Super Bowl reaction: worst play ever?

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Joe Hanretty

Contributing Writer

 

 

 

 

Super Bowl XLIX was played at the University of Phoenix stadium. Commercials and Katy Perry were the most talked about moments of the game until the fourth quarter. Two unbelievable plays and a fight later, the Patriots left Arizona with a forth Super Bowl win for the franchise.  -Photo courtesy of WikiMedia Commons
Super Bowl XLIX was played at the University of Phoenix stadium. Commercials and Katy Perry were the most talked about moments of the game until the fourth quarter. Two unbelievable plays and a fight later, the Patriots left Arizona with a forth Super Bowl win for the franchise.
-Photo courtesy of WikiMedia Commons

Super Bowl XLIX: Wow! What an incredible game! It was a game decided by four points, a game between two of football’s great minds —  Bill Belichick and Pete Carroll — and a game between two quarterbacks entering opposite ends of their respective careers. Tom Brady is finishing up his 15th season and Russell Wilson is just in his third.

People will forget about the entire first half because of the excitement of the second, but it was one that should have satisfied everyone. Unlike last year’s Super Bowl, the first quarter of this big game was great. No one scored. There was a momentum-killing interception. Good defenses always make for an exciting game. The second quarter had even more of what fans expect in a game of this stature: two touchdowns apiece, back and forth. The halftime score: 14-14.

The worst part of this game, up to this point, was that we had to watch Katy Perry impersonate a certain someone from the “Hunger Games” as she donned a fiery gown with plastic flames weaving around her torso (Katniss is furious, I’ll bet). As a peace offering to all the bored fans, they only let Katy Perry sing for about 15 minutes.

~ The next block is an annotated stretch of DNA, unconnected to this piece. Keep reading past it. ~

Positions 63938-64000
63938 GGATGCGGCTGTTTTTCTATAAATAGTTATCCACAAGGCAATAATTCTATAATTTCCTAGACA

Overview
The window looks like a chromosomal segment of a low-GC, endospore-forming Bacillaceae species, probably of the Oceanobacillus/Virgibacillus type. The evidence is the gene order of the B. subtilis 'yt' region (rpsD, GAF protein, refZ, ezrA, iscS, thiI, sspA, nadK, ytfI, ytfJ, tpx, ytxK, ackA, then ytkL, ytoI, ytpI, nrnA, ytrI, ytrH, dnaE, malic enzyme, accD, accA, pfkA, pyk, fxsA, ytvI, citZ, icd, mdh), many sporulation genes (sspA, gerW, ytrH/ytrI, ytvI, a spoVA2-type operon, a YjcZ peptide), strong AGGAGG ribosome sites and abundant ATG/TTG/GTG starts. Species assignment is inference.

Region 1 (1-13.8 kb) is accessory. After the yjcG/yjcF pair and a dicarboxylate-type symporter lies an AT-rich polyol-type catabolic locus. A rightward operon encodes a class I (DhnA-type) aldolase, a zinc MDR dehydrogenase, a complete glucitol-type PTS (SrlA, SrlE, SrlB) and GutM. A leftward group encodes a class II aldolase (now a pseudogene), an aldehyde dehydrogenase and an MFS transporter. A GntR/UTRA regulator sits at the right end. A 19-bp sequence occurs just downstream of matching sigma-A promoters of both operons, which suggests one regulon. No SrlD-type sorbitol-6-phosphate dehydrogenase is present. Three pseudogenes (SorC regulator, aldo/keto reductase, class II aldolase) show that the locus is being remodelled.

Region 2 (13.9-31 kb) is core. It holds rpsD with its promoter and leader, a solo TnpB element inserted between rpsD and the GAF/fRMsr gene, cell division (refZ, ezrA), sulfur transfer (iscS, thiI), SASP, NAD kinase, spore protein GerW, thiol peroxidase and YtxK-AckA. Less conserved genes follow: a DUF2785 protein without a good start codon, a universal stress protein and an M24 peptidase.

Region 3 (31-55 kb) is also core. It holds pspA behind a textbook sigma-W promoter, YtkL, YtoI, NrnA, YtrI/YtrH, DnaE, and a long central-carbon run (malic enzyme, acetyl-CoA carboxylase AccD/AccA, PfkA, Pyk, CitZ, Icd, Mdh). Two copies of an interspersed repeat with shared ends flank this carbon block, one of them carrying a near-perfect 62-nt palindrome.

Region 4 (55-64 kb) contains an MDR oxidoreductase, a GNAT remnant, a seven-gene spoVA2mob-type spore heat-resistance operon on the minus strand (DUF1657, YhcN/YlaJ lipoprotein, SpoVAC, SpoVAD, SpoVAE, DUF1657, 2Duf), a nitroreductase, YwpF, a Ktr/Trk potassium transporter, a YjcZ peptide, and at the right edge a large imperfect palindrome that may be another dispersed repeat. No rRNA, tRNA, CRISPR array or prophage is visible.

The third quarter was peculiar because Seattle seemed to be shutting down the Patriots’ offense, while putting up 10 points of their own on the scoreboard. Brady turned the ball over, again. The momentum was clearly in the Seahawks’ favor. Marshawn Lynch was having his way, and Wilson was doing his best Houdini impression while dodging Patriot defenders. But here’s the caveat: it was just 10 points! The Patriot defense was actually doing a darn good job. Everyone who doubted Brady was soon made a fool of in the fourth quarter.

Brady is not your average pigskin hurler. He is the most prepared and the most focused man on that field. After narrowing the lead down to three, he and his offense got the ball back with about five or six minutes left in regulation. On this dynamic drive, Brady had nine completions, one of which went to Julian Edelman for a score to put the Patriots up by four. Contrast this with Wilson’s 12 total completions for the entire game! We saw unreal concentration and precision from Brady.

The only problem was that the Patriots left 2:02 on the clock for Wilson to work with. This same scenario happened to the Patriots when they were beaten by the Giants in Super Bowl XLII. The same result seemed to be looming, had it not been for an undrafted rookie out of Vicksburg, Miss., Malcolm Butler. Seattle decided to “waste” a play due to how close they were to the goal line and the amount of time left on the clock (0:40). I predict that this will go down as the most infamous play in Super Bowl history. The odds of scoring with Lynch from the one-yard line were far greater than trying to throw into a tight window in or near the goal line. The rest is history. Butler jumped the slant route by Ricardo Lockette and Brady knelt to seal the deal. The Patriots were the victors in a fascinating contest of skill.

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